Well it's been a big year for this family BH. Pesach 2015 when we got together from all over the world, my husband raised his glass and blessed everyone and said, 6 new grandchildren in 2016!
He wasn't to know that his father would pass away at the end of 2015, and that there would be 3 new grandsons born who would carry his name. And then 2 new granddaughters; and we await no 6 now with the usual mix of excitement and anxiety.
So it's been a big year. Rozhinklech und mandelen as we say, raisins and almonds, the sweet and the bitter.
I won't dwell on the number of grandchildren we have, ptu ptu ptu (my mother in law always answers the question of 'how many grandchildren/great grandchildren do you have' with the answer: 'Not enough!'). But I will say that it's a bunch, and the age spread is 11 to newborn, and the geographical spread involves Israel, New York and Melbourne Australia. This means that I have travelled a few times this year and when you add it all up, by the end of 2016 I will have been away from home for about 3 months.
I go overseas to help the new mums with the recovery and the breastfeeding. New motherhood can be a lonely isolating thing if you have no family nearby.
If I get to be at the birth, that's a plus. Major bonus if I actually get to assist at the birth. My daughters are all ok with that, my daughters-in-law maybe less so, which I get, I'm not pushy (I hope).
I've written before about growing up without grandparents, since my father's family perished in the Holocaust and my mother's family just did not live very long. And neither did my own mother.
Most of my peers were children of Holocaust survivors and thus grandparents were a rare thing. I would gaze upon the occasional Bubby and Zaidy whom I encountered with curiosity and awe. My parents were the oldest people I knew, apart from a few old people we visited at the Montefiore Homes for the aged, with whom we had some non-blood relationship as a rule. But I had to call everyone Aunty and Uncle out of respect so I never knew who was related or who came across on the same ship (shifsbrider or shifsshvester, literally Ship Brother or sister) or who was the aged mother of the ex-wife of my mother's brother (I'm not making that last one up either.)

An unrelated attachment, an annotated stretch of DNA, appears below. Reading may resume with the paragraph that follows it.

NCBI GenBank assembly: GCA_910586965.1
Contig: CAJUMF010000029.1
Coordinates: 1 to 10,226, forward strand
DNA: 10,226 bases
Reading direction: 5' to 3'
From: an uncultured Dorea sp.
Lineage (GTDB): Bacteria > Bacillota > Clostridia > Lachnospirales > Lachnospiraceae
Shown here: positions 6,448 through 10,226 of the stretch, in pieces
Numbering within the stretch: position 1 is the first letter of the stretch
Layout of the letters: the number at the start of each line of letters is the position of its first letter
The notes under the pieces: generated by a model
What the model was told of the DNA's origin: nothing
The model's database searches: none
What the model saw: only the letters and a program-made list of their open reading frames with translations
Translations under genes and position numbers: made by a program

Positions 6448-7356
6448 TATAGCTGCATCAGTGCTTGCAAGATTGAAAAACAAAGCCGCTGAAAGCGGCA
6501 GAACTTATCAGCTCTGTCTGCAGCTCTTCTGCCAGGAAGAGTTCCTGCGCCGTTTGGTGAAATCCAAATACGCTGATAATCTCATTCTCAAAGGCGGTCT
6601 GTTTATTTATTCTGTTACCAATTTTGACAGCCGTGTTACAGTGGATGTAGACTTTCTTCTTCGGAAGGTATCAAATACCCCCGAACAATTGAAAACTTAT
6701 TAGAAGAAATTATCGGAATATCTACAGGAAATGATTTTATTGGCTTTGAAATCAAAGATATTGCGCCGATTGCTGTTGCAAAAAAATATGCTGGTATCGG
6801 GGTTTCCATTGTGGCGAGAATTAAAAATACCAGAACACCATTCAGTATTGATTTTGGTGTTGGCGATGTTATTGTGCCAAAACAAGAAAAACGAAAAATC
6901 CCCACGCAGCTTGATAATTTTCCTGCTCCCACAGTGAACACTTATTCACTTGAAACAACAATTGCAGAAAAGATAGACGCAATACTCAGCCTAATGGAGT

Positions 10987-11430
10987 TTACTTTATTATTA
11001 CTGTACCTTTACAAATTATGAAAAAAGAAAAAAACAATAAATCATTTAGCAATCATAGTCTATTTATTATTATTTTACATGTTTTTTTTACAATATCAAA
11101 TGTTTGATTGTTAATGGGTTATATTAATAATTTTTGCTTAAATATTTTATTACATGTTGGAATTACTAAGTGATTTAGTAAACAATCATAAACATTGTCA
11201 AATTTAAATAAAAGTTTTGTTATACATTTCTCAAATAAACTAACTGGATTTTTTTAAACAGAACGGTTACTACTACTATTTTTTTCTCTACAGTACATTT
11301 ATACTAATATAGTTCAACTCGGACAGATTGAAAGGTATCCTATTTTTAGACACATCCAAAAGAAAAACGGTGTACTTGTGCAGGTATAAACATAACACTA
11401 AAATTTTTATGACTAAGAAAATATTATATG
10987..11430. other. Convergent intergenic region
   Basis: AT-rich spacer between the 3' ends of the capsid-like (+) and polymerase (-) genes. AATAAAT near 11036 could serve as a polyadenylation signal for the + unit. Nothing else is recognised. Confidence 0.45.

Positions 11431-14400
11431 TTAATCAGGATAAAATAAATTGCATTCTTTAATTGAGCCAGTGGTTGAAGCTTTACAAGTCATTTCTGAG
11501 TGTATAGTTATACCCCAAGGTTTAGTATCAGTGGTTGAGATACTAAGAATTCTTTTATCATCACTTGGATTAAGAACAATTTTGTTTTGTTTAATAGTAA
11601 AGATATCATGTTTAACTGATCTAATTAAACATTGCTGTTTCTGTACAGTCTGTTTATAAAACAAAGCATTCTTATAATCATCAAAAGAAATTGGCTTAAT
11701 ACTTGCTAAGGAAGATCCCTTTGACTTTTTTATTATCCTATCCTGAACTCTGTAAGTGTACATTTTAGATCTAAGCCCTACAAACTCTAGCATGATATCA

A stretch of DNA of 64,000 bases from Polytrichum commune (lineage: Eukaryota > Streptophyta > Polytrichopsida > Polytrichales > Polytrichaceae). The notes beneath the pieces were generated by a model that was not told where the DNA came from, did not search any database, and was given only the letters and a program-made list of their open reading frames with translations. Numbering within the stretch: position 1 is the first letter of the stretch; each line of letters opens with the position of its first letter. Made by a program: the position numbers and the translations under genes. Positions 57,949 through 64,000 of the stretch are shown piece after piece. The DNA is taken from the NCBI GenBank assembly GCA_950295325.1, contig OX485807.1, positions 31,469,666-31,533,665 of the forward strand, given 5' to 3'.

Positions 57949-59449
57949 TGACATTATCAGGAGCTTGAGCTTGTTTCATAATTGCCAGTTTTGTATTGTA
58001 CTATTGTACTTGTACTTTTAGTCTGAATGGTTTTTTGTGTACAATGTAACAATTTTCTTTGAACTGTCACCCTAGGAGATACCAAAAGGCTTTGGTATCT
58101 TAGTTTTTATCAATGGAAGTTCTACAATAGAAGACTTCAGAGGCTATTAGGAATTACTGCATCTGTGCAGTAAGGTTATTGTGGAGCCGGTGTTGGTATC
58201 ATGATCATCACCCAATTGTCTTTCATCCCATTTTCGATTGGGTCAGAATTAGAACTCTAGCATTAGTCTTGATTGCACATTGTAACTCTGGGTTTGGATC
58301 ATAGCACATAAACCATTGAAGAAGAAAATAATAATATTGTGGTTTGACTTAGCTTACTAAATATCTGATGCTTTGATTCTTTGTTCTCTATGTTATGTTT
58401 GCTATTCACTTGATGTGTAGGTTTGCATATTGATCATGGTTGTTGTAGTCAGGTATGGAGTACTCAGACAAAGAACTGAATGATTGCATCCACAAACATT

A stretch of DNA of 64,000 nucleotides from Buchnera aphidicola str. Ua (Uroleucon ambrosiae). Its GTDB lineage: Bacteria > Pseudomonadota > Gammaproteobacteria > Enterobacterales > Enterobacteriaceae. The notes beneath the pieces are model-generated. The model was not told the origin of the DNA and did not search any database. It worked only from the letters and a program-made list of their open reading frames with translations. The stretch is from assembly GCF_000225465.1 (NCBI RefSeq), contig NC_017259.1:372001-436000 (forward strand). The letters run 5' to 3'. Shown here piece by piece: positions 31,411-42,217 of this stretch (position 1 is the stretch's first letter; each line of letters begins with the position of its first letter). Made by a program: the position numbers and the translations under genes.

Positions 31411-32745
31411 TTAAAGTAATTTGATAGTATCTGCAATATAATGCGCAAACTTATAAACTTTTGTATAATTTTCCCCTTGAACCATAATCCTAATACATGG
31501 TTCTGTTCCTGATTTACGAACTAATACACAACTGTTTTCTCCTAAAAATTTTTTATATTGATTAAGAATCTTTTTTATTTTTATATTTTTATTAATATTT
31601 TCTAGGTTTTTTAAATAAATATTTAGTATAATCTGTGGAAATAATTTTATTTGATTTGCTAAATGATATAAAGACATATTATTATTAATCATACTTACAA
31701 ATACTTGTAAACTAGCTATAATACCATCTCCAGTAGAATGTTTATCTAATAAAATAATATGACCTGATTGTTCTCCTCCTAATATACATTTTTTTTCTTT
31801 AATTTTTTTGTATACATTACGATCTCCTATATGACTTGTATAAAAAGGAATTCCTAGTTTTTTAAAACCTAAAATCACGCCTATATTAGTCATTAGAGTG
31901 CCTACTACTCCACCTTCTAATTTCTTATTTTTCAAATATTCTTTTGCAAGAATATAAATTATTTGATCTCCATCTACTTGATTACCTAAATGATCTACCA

And not everyone had the full complement of marbles either so some of these old folk were a bit scary.
And some spoke only Yiddish which I was not really au fait with, or else a Yiddish different from the Heimishe Yiddish of my father who was from Dzialoszyn.
So the ideal of the gentle Zayda stroking his beard while poring over the Talmud or the Bubby with the floury apron and the huggable bosom was just that: an idealized fantasy, and rare as a unicorn.
And consider the unsupported parents; in the main, Holocaust survivors who came to a new country with nothing more than what the Joint had provided them, sponsored out by families, real or fictitious, whom they barely knew. They built new lives, new businesses, new families, with hard work, having to learn a new language while they did this. And who had time for counselling even if there was such a thing, even if they could afford it if it existed?
These were our parents.
I was a latchkey child from about 8 years of age. Not only no grandparents but parents who did their best to put food on the table for us, and in doing so, left us kids largely to our own devices.
And there was also the expectation that we would make something of ourselves. We had opportunities! Opportunities that were denied our parents. I used to hear about this so much that I thought 'opportunities' was a Yiddish word. To waste these opportunities would be an unpardonable sin.
Fast forward a few years.
A brother who made Aliyah in 1968, found his niche and then was killed in the YomKippur war in 1973. I've written about this too, and the effects that grief can have on a family.